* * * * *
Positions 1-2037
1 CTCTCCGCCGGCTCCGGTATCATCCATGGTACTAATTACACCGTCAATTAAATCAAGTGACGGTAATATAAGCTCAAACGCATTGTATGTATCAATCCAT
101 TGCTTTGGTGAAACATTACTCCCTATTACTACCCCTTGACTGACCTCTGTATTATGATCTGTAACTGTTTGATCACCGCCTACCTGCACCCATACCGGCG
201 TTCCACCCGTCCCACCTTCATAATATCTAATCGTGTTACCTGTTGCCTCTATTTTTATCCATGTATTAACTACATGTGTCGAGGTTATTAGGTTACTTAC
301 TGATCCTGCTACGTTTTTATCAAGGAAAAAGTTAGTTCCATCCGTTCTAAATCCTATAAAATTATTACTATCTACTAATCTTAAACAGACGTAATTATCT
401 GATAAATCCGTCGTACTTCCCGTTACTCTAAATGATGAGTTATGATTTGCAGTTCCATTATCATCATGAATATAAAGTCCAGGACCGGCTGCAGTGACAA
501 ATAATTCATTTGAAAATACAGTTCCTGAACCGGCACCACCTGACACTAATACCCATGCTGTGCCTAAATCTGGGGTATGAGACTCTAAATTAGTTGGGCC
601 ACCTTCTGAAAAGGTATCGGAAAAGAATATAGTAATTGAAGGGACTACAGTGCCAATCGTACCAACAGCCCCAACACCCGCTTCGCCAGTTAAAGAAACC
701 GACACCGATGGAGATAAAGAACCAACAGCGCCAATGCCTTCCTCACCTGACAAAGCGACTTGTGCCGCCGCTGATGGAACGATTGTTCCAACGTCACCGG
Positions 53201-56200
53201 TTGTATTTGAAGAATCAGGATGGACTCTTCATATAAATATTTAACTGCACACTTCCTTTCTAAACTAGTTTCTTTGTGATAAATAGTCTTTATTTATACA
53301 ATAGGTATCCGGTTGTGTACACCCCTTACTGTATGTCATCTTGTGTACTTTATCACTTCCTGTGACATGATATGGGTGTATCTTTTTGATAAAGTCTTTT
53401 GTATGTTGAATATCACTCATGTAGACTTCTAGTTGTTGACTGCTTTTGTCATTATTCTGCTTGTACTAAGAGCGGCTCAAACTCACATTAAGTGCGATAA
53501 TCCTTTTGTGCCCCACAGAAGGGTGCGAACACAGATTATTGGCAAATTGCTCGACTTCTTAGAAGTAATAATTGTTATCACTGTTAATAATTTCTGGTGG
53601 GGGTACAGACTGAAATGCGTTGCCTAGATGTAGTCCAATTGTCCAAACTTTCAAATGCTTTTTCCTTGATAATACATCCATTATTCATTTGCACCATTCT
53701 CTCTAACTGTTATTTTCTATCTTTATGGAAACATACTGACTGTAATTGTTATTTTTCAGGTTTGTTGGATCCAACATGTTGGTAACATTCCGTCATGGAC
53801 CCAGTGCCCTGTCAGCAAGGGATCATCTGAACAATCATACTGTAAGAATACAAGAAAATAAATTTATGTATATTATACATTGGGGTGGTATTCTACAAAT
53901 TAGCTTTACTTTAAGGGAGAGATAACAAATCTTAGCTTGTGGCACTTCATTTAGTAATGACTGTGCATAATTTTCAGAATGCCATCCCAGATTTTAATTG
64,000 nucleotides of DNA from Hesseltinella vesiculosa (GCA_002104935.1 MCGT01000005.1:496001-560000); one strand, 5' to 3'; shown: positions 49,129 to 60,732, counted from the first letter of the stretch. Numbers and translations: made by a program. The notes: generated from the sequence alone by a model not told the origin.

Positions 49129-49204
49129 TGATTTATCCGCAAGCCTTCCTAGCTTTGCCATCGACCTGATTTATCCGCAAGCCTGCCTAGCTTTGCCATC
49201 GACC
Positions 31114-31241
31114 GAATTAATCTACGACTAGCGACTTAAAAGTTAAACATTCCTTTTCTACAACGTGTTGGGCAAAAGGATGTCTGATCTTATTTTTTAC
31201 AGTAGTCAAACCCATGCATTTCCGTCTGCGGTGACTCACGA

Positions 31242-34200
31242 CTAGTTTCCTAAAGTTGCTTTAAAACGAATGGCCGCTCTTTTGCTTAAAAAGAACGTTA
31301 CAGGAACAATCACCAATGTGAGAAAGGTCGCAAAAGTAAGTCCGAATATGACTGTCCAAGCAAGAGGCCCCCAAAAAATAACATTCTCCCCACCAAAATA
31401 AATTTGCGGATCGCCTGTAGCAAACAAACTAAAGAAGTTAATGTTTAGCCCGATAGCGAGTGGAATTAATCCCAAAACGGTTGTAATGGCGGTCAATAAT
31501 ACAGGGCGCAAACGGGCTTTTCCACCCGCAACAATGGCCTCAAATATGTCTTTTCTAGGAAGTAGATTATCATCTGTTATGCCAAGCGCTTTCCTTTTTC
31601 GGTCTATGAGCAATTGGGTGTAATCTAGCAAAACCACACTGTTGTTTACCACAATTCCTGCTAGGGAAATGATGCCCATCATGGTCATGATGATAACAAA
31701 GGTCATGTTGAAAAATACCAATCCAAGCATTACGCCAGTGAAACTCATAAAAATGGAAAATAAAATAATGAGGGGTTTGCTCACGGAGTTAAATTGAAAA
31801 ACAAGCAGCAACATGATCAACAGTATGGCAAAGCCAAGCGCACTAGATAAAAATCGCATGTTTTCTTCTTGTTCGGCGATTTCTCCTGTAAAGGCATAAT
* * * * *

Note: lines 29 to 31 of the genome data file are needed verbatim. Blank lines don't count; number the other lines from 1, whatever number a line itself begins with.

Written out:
31401 AATTTGCGGATCGCCTGTAGCAAACAAACTAAAGAAGTTAATGTTTAGCCCGATAGCGAGTGGAATTAATCCCAAAACGGTTGTAATGGCGGTCAATAAT
31501 ACAGGGCGCAAACGGGCTTTTCCACCCGCAACAATGGCCTCAAATATGTCTTTTCTAGGAAGTAGATTATCATCTGTTATGCCAAGCGCTTTCCTTTTTC
31601 GGTCTATGAGCAATTGGGTGTAATCTAGCAAAACCACACTGTTGTTTACCACAATTCCTGCTAGGGAAATGATGCCCATCATGGTCATGATGATAACAAA